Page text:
How to Fix Google AdSense ‘Valuable Inventory: Templated Page’ Error

JUST A CENT — nobody really knows the ultimate fix — and this but comes a redundant post reassuring that by trial and error, you can resolve that Google AdSense ‘valuable inventory: templated page’ error all by yourself. But before your visit counts an instant bounce, think about the simple purpose why I wrote this — share the experience and offer some help.

Over the weekend I did a research about the novel error that Google AdSense drops to email inboxes like bombs and leave bloggers and webmasters alike in bitterness and confusion. While resources online do not seem to have a consensus, the fix for sure varies from one site to another, as there’s no way that one size fits all.

When I first resubmitted this blog with its new domain (after the change from i-millennial[dot]com to signedmarco[dot]com), I got a coronavirus-related email response, but around two weeks ago, I started receiving nearly hopeless emails about that same valuable inventory error after pushing through with consecutive resubmissions. I thought at first that Google was just sending me ‘recommendations’ for improving my blog while the review team was on a pandemic quarantine, but I was all wrong until I completely figured it out.

I don’t give any assurance that following these steps would give you the same fix as it did on my end. Making things clear, I did not receive the error notification out of the blue because I had to resubmit this blog after changing the domain name (read the whole context here).

[1] Get the NEW DOMAIN aged for at least a month before the resubmission (or even on your first-time application). As said, Google requires even more than a month to get fully notified about all initiated redirects and completely move the site from one domain to another.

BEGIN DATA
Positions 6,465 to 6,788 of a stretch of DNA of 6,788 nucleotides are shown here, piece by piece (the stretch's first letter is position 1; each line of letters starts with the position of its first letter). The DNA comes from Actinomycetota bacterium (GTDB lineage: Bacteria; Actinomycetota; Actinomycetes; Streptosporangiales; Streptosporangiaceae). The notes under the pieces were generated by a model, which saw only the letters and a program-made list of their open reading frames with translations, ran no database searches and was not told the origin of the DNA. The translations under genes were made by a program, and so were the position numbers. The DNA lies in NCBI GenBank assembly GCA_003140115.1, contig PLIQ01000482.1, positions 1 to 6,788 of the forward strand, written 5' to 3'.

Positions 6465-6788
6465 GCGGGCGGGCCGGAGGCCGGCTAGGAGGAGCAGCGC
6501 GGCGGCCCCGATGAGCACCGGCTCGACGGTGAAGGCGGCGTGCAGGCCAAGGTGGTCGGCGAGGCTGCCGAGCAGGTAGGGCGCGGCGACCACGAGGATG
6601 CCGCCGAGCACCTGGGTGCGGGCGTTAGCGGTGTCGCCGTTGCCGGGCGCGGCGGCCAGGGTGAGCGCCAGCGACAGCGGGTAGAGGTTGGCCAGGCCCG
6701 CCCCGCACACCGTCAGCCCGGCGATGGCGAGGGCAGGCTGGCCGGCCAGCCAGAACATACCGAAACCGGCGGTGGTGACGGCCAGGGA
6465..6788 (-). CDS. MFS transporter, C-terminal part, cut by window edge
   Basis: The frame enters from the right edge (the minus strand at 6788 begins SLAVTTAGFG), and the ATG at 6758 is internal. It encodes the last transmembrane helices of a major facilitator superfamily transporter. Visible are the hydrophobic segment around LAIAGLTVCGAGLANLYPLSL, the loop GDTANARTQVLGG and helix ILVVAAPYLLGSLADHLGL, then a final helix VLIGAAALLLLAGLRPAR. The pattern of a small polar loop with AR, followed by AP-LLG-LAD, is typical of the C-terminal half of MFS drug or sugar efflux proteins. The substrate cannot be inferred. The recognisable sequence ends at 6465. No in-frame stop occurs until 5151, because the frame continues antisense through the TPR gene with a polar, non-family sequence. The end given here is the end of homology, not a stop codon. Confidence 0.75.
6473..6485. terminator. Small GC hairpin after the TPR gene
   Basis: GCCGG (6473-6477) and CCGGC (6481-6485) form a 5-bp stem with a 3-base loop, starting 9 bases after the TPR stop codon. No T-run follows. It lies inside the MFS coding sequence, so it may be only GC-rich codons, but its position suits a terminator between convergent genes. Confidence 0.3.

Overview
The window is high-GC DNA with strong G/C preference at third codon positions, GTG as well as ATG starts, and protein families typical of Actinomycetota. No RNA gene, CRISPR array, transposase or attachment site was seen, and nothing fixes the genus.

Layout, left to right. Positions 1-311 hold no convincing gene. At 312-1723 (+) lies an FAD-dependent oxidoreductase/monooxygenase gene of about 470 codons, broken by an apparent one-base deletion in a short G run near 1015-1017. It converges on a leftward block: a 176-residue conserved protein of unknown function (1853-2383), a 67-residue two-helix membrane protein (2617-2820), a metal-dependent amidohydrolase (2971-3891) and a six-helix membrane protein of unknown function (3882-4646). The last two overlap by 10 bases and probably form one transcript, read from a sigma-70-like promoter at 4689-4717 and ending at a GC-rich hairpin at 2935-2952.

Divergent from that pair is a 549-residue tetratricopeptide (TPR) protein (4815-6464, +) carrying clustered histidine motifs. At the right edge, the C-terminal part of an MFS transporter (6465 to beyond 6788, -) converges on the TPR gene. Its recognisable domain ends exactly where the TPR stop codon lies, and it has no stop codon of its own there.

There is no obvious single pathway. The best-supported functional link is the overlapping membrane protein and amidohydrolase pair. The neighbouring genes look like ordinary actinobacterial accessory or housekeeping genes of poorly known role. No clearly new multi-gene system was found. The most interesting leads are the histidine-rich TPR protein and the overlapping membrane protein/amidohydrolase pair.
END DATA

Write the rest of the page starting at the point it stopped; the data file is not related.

The fastest and surest way of doing the migration is by the use of Google’s Change of Address Tool itself. Bottom line, resubmit (or submit) your site to Google AdSense at least a month after the successful domain propagation.

[2] Make sure all BASIC WEBSITE PAGES are ready for review. You know what I mean. You better set and update the important pages that communicate the identity of your property — About, Contact, Privacy Policy, Disclaimer (optional), and other pages. You cannot run ads on your site without convincing Google AdSense that you’re more than serious about your invitation for a long-term business partnership.

[3] Keep on writing and uploading quality TEXTUAL CONTENT. It’s never a question on my end as I’ve got over 200 highly textual articles. What worried me during my resubmission were the articles which I outsourced from my blog sponsors. I knew a few of them appear verbatim on other sites, but I got no knowledge about the real score. It was a big work ahead if ever.

Instead of deleting, setting to private, or rewriting them, I kept on writing more and more original posts — one quality article of around 1000 words per day. In two weeks straight, I had the duplicated content pushed below the significant percentage.

[4] Remove all other THIRD-PARTY ADS running on your site. I thought I resolved the error with such pile of fresh and original articles, but I still received the same notice after another attempt. Still, it wasn’t enough or not the culprit after all. I had Innity ads and SiteGround affiliate banners still running across the pages of this site. Although I have proven myself that these ad networks are compatible with Google AdSense, the error notice particularly mentions ‘excessive advertising.’

I suspected that during the crawls, Google AdSense discovered existing ads and assumed that further placements would lead to such excessive advertising. So I removed all the ad codes (even the ads.txt file), and resubmitted the domain for the nth time.

[5] Remove RSS FEEDS from other sites, even from those you already own. Instead of getting hopeless, I became even more aggressive figuring out the problem. I had to pause the resubmission for review for a few days. As I wrote though, I’d give Google AdSense one last try before venturing into sponsorships and affiliate marketing.

Then I remembered that on the sidebar of my ‘about’ page, I once decided to maximize the display with three recent post titles (RSS feeds) from my other all-text website acadshare[dot] com (actually vice versa). I removed the feeds and gave Google AdSense that one last try.

Surprisingly, I got the bittersweet approval to run ads again two days after the resubmission. While I tried almost everything as I detailed out, I guess that ‘valuable inventory: templated page’ error was caused by the RSS feeds on my end. It might be worse on your end, so better start figuring it out!